|Project Title||Principal Investigator||Institution|
|Early ASD surveillance - 1||Windham, Gayle||California Department of Health|
|Early ASD surveillance - 2||Wetherby, Amy||Florida State University|
|IACC Strategic Plan Objective||2008||2009||2010||2011||2012||Total|
|Expand the number of ADDM sites in order to conduct ASD surveillance in children and adults; conduct complementary direct screening to inform completeness of ongoing surveillance; and expand efforts to include autism subtypes by 2015. |
IACC Recommended Budget: $16,200,000 over 5 years
|N/A ||7.L |
|7.L. Funding: The recommended budget was partially met, but it is noted that the full funding of the ADDM sites is reflected in Objective 7.I. and thus there may be underrepresentation of funding in this category. |
Progress: Supplements have been provided to six ADDM sites by CDC to collect data from a younger cohort (4-year-olds) in addition to the 8 year olds currently studied; two other ADDM sites have received supplements from CDC to conduct surveillance studies among 15 to 18 year olds. Despite these expansions, further work is needed to better understand prevalence in both younger and older populations. A current project at UNC is reassembling those who participated in TEACCH to conduct a study of long-term outcomes. Also, Paul Shattuck has published studies on young adults with disabilities seeking services that have revealed a significant drop in services use and access post- high school, along with an increased likelihood to remain living with a parent or guardian. In addition, the Utah cohort (mentioned in Question 6) has been used for studies related to adults with autism, with a recent paper identifying health risks and causes of mortality.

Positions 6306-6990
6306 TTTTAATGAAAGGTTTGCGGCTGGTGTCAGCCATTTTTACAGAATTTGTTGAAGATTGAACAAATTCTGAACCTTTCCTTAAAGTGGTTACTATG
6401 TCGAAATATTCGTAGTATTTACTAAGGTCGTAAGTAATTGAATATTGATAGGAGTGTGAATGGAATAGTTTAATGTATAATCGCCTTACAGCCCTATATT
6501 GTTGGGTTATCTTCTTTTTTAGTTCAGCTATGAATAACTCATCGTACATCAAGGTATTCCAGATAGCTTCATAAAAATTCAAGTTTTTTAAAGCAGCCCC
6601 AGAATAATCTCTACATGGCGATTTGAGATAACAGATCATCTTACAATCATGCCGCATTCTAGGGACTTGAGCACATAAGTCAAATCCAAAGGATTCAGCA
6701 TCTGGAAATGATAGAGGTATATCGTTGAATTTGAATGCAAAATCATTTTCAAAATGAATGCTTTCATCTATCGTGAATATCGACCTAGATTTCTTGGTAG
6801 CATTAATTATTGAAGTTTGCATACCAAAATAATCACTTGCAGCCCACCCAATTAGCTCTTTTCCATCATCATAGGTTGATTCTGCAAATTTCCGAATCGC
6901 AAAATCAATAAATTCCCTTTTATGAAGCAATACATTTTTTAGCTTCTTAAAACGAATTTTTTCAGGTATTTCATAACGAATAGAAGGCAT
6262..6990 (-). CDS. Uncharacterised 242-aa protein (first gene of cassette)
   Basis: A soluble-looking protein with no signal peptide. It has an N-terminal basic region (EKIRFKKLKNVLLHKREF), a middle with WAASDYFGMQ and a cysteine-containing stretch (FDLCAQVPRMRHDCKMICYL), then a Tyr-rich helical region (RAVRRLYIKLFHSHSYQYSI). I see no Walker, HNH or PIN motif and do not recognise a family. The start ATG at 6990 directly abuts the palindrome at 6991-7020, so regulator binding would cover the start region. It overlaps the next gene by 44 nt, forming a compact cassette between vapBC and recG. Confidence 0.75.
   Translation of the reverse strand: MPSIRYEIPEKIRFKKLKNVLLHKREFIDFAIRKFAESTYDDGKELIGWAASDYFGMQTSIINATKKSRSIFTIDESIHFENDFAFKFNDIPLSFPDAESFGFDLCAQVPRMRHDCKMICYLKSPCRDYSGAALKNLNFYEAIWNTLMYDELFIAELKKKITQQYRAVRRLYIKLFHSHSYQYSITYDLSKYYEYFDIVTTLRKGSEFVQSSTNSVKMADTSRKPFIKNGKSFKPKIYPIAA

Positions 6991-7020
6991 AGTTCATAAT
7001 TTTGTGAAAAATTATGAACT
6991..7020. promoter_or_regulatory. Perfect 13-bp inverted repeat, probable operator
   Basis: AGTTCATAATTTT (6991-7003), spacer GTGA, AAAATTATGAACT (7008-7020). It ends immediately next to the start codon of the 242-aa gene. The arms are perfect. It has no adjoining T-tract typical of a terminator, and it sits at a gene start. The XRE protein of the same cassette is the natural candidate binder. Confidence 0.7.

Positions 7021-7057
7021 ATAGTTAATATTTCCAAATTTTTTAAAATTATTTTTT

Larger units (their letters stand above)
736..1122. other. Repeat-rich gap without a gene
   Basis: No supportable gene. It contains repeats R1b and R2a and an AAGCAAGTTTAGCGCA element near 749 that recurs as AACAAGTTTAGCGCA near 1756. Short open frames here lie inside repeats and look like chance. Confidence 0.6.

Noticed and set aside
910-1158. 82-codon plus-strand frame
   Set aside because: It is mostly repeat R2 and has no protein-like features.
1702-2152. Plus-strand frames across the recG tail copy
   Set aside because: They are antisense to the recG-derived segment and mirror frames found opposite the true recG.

Remaining Gaps, Needs and Opportunities: While subtypes were included as part of this objective, with the changes in the DSM to eliminate subtypes, this portion of the objective may no longer be relevant. In the future it may be more useful to collect data on characteristics of children and adults with ASD who participate in studies.